Chair of Forest Zoology and Entomology, Albert-Ludwigs-Universität Freiburg i.Br. Chair of Forest Zoology and Entomology
Albert-Ludwigs-Universität Freiburg i.Br.

Chair of Forest Zoology and Entomology
Freiburg i.Br.

PA-related pharmacophagy

With the recognition of the syndrome of pharmacophagy a novel type of animal-plant relationship has been found which is neither parasitic nor mutualistic and which has lots of consequences. We study in particular pharmacophagous relationsships of insects with plants producing pyrrolizidine alkaloids.

Boppré M (1999) 'Drug-addicted' insects in Africa. Metamorphosis 10: 3-15 lesen / read

Pharmacophagy and its diverse functional aspects is introduced using examples from studies on relationships between insects and pyrrolizidine alkaloids (PAs) in Africa. Remaining open questions are outlined, emphasizing the overriding need for natural history information from the field on 'PA-insects' and 'PA-plants'.

Boppré M (1997) Pharmacophagy in adult Lepidoptera: the diversity of a syndrome. Pp 285-289 in Ulrich H (ed.) Tropical Biodiversity and Systematics. Proc Intern Symp Biodiversity and Systematics in Tropical Ecosystems. D-Bonn: ZFMK lesen / read

The multiplicity of facets involved in non nutritional relationships between adult Lepidoptera and plants containing pyrrolizidine alkaloids are briefly discussed, emphasizing aspects of specificity and (specific, individual and temporal) variation and their consequences, e.g., for understanding mechanisms of chemical defence and sexual communication in an evolutionary context.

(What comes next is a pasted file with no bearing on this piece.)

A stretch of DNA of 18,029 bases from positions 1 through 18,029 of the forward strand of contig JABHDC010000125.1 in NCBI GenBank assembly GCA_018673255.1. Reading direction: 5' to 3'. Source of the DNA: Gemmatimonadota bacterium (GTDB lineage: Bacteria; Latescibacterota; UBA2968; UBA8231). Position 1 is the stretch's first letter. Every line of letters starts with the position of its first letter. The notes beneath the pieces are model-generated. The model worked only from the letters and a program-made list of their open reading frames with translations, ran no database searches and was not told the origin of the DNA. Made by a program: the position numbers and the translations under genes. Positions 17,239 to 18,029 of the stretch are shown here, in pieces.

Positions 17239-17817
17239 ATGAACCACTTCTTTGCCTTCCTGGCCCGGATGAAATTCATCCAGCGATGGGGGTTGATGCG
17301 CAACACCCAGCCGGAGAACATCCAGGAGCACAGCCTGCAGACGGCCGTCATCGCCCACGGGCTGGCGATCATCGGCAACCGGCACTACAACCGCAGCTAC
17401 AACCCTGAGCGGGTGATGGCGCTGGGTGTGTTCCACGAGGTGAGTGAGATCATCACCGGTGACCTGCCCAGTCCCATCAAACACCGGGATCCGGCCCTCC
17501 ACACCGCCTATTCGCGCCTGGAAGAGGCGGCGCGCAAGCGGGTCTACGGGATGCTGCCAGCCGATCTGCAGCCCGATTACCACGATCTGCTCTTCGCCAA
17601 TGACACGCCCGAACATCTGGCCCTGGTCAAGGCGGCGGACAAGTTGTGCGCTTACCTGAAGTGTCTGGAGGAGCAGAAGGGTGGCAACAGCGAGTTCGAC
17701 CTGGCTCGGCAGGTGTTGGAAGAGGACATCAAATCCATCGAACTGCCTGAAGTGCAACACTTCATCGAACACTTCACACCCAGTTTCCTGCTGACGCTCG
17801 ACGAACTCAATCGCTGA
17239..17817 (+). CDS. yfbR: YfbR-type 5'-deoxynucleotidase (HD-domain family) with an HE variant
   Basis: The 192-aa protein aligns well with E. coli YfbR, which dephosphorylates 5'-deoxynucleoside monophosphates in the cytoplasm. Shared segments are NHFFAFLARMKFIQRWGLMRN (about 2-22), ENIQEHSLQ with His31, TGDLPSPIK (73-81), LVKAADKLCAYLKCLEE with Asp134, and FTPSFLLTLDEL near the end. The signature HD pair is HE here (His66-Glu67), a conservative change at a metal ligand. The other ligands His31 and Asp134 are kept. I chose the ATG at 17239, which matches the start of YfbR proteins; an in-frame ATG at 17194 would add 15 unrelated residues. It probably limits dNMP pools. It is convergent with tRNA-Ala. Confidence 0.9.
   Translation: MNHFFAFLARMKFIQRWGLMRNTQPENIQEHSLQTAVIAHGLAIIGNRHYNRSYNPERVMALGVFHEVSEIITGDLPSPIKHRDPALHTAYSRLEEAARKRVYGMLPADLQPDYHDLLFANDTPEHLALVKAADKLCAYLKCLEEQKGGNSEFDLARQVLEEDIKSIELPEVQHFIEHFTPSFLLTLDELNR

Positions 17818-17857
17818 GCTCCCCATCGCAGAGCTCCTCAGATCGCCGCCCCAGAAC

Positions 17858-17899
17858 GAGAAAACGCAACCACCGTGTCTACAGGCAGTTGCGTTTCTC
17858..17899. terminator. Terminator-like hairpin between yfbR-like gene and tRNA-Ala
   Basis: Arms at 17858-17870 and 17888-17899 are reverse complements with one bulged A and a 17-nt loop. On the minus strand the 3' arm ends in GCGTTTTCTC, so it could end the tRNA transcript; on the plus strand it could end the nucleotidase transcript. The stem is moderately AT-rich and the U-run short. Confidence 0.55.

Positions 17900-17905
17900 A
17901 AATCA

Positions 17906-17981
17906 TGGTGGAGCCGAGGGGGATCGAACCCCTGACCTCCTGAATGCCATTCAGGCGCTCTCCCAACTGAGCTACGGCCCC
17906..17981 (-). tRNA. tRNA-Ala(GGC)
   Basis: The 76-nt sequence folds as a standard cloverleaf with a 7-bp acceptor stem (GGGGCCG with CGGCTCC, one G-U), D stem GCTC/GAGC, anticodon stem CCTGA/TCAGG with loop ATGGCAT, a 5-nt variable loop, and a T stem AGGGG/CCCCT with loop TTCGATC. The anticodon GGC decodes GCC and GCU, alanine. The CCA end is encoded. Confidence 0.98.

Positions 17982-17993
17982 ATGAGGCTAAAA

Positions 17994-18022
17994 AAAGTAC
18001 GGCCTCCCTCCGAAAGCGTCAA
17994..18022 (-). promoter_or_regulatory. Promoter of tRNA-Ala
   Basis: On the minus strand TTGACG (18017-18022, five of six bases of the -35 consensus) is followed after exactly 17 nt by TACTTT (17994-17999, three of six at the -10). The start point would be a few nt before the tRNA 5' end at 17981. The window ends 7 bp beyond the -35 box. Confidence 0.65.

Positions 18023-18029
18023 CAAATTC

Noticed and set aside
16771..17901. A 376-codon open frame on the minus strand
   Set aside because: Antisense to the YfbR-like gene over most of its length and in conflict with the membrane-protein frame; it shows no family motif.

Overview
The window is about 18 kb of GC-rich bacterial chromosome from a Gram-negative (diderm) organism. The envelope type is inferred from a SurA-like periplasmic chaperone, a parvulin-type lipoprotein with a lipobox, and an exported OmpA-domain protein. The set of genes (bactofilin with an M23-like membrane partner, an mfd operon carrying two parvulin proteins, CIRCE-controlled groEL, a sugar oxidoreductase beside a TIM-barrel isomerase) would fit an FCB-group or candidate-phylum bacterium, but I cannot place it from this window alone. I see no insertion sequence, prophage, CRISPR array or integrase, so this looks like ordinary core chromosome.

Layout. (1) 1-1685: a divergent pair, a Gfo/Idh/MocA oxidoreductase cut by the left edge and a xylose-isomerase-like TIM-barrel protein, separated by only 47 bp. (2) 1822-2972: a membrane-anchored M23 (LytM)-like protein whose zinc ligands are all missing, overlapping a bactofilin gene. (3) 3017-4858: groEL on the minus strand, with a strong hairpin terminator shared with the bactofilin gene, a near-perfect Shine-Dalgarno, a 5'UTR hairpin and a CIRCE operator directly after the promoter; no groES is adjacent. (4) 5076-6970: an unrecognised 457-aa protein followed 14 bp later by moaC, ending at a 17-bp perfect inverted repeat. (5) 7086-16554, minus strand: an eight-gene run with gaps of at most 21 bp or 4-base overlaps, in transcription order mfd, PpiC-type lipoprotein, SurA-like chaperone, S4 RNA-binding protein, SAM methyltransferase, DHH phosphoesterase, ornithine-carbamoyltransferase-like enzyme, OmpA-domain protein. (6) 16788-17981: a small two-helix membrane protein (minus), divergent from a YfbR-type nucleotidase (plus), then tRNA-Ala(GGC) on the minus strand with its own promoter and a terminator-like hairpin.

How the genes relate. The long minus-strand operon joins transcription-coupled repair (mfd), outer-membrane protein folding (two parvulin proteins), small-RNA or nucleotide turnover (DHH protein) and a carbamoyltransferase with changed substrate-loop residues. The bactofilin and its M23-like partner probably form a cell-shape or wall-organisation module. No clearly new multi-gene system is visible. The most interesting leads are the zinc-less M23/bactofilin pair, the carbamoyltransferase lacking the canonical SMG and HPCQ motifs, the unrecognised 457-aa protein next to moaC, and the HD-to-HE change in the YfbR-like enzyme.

Boppré M (1986) Insects pharmacophagously utilizing defensive plant chemicals (pyrrolizidine alkaloids). Naturwissenschaften 73: 17-26. read

Insects of several orders (mainly Lepidoptera) gather pyrrolizidine alkaloids independent of feeding behaviour. By storing these secondary plant metabolites the insects gain protection from predators, and in various species the plant chemicals are used as precursors for the biosythesis of male pheromones; in Creatonotos they even regulate specifically the development of the androconial organs. The variety of aspects involved in this link between chemical defence and sexual communication as well as its consequences are discussed.

Bärenspinnern (Lep.: Arctiidae) Monarchfaltern (Lep.: Danaini)
Glasflüglern (Lep.: Ithomiini) Wasp moths (Lep.: Ctenuchini)
Harlekinschrecken (Orth.: Pyrgomorphidae) Afrikanischen Blattkäfern (Col.: Chrysomelidae)
Chloropidae (Diptera) .